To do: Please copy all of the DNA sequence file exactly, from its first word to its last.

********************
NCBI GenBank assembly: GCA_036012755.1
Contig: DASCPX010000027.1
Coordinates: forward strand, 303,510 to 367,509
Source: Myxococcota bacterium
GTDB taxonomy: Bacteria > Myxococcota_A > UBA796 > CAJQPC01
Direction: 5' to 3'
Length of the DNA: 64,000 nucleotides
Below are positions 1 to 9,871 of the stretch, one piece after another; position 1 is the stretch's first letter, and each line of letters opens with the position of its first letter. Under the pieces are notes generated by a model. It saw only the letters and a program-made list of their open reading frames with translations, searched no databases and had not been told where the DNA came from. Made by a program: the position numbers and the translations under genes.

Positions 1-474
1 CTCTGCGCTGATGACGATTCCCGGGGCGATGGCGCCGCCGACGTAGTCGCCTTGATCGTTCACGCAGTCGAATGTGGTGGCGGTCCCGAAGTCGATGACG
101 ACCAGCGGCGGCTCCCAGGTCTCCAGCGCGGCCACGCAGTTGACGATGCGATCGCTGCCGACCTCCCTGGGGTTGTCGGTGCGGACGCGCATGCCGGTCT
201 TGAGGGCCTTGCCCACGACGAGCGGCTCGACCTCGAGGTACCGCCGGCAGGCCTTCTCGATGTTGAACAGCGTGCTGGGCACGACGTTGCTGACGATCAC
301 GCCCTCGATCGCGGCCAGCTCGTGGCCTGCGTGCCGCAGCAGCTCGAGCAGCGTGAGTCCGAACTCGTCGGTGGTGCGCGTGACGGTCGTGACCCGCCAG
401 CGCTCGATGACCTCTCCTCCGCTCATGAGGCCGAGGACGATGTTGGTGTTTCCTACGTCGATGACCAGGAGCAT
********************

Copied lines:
NCBI GenBank assembly: GCA_036012755.1
Contig: DASCPX010000027.1
Coordinates: forward strand, 303,510 to 367,509
Source: Myxococcota bacterium
GTDB taxonomy: Bacteria > Myxococcota_A > UBA796 > CAJQPC01
Direction: 5' to 3'
Length of the DNA: 64,000 nucleotides
Below are positions 1 to 9,871 of the stretch, one piece after another; position 1 is the stretch's first letter, and each line of letters opens with the position of its first letter. Under the pieces are notes generated by a model. It saw only the letters and a program-made list of their open reading frames with translations, searched no databases and had not been told where the DNA came from. Made by a program: the position numbers and the translations under genes.

Positions 1-474
1 CTCTGCGCTGATGACGATTCCCGGGGCGATGGCGCCGCCGACGTAGTCGCCTTGATCGTTCACGCAGTCGAATGTGGTGGCGGTCCCGAAGTCGATGACG
101 ACCAGCGGCGGCTCCCAGGTCTCCAGCGCGGCCACGCAGTTGACGATGCGATCGCTGCCGACCTCCCTGGGGTTGTCGGTGCGGACGCGCATGCCGGTCT
201 TGAGGGCCTTGCCCACGACGAGCGGCTCGACCTCGAGGTACCGCCGGCAGGCCTTCTCGATGTTGAACAGCGTGCTGGGCACGACGTTGCTGACGATCAC
301 GCCCTCGATCGCGGCCAGCTCGTGGCCTGCGTGCCGCAGCAGCTCGAGCAGCGTGAGTCCGAACTCGTCGGTGGTGCGCGTGACGGTCGTGACCCGCCAG
401 CGCTCGATGACCTCTCCTCCGCTCATGAGGCCGAGGACGATGTTGGTGTTTCCTACGTCGATGACCAGGAGCAT